2018 Spring Rebecca Roman Temple Exchange UEA

Nearing the Close of the Semester at UEA

Today I submitted my final assessment of the semester. In less than a month, I will officially conclude the semester by taking the final exam for my “History of Norwich” module. It’s been an incredibly exciting last four months getting to fully immerse myself England’s university education system, to say the least. Witnessing the strike that took place for nearly a month allowed me to see educators across the country come together to defend their jobs, and it was encouraging to see the student body so ardently support them in their battle.

There are so many similarities between American and English universities, but the differences are quite interesting. A “summative assessment” is an assignment that counts towards your grade for the class. A “formative assessment,” on the other hand, isn’t graded, but is returned to you with feedback by the module leaders. I’m not so sure what the penalty is if you don’t submit a formative assessment, but there never seems to be any hesitation in doing them–they are essential in preparing you to do well on the summative assessments!

My “History of Norwich” module has also largely defined my perception of not only Norwich’s historical landscape, but the landscape all across England as well. There are many lessons and pieces of information that I’m able to take with me on my various travels around the country that have reaffirmed my love of history, and my love for this country! I’ve always enjoyed Shakespeare’s work, even when I didn’t 100% understand the language he used. It’s sort of an expectation that English majors have an intimate knowledge of his writing, and up until this semester, I didn’t think I could really say that of myself with confidence. Now, studying his plays here at UEA, 3 ½ hours away from Stratford-Upon-Avon where he was born, has made me 100% more confident about understanding and reading his works.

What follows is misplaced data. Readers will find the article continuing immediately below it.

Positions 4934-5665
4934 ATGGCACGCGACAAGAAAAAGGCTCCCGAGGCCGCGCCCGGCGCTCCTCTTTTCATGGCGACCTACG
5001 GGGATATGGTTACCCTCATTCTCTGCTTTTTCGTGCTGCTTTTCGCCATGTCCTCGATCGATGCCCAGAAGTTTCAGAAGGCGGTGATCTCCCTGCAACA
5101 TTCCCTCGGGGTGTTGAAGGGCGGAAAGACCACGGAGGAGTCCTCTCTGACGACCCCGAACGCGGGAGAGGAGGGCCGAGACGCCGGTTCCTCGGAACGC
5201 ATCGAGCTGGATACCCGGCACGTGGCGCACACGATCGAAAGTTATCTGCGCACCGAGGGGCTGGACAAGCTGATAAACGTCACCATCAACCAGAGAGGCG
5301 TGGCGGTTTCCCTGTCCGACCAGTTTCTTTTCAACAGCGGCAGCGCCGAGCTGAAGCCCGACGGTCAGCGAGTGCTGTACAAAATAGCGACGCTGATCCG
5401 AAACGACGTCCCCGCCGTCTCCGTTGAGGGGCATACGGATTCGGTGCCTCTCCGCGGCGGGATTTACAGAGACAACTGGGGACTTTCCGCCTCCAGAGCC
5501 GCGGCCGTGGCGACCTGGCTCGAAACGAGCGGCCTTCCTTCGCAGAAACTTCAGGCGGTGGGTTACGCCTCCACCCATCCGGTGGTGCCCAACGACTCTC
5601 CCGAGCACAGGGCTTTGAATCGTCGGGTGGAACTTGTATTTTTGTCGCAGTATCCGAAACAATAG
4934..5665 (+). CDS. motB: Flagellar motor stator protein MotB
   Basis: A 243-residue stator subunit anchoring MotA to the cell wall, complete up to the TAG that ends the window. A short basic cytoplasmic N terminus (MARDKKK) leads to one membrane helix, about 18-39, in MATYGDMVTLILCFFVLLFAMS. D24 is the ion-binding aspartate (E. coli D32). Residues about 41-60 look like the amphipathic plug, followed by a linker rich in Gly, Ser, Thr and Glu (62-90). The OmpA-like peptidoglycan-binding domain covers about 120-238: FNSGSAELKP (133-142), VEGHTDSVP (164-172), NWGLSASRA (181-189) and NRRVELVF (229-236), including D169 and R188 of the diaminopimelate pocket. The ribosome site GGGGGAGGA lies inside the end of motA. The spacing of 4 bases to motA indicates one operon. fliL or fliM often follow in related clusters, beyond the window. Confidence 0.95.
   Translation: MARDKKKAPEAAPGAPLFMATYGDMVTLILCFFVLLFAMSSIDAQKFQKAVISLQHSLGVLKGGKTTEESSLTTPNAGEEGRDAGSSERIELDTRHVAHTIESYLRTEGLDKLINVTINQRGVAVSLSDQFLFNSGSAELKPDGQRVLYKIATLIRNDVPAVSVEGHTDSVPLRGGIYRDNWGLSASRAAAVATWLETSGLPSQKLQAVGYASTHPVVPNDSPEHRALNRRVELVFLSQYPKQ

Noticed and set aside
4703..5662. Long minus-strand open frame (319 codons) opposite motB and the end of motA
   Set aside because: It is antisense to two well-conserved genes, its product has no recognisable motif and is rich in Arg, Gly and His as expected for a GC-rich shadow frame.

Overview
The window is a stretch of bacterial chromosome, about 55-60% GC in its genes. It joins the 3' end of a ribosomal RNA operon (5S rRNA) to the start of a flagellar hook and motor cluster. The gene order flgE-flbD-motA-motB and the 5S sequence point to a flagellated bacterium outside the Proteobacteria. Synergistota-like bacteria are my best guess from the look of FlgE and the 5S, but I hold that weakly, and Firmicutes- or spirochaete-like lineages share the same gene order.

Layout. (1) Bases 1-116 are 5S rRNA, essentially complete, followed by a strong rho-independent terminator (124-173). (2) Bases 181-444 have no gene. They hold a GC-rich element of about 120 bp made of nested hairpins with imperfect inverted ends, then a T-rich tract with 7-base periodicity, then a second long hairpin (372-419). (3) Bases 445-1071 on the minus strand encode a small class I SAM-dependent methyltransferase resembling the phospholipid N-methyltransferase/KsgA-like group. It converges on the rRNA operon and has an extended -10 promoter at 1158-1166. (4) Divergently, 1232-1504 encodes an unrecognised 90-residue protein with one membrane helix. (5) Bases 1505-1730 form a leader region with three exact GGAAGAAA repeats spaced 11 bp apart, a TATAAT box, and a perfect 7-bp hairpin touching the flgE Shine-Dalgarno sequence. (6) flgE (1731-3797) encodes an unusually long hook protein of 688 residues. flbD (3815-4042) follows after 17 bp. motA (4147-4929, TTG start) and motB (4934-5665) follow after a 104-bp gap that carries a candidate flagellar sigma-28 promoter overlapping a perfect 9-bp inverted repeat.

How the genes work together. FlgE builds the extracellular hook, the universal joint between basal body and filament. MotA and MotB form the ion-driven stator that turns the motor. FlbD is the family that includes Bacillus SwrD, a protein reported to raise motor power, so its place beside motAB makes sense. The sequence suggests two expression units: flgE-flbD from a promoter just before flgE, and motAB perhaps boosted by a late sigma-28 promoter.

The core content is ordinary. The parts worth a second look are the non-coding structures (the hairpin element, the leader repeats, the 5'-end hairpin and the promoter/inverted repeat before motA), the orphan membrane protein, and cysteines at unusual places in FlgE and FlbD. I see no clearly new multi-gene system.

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The Guildhall was built in the 15th century and is Norwich’s greatest symbol of its prominence in England during the medieval period. It’s known as “the second city” during this period because its population, and national importance, rivaled those of London.

The most exciting and most memorable aspect will probably be those days sitting in my seminar meeting room and exchanging ideas with other classmates and our seminar leaders. In this respect, the module with the most impact on me has definitely been my “Writing Life” module. The title is self explanatory: centered entirely around reading the biographical and creative non-fiction works of some of England’s most renowned writers, its culminating project is for students to write their own life-inspired piece. I have always been intrigued by this sort of writing for its ability to turn reality into something spectacular.

Thankfully, I still have a few more weeks to enjoy the epic historical sites that this fine city has to offer!

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City Hall was built just before the start of the Second World War and was thankfully spared in the heavy bombings.

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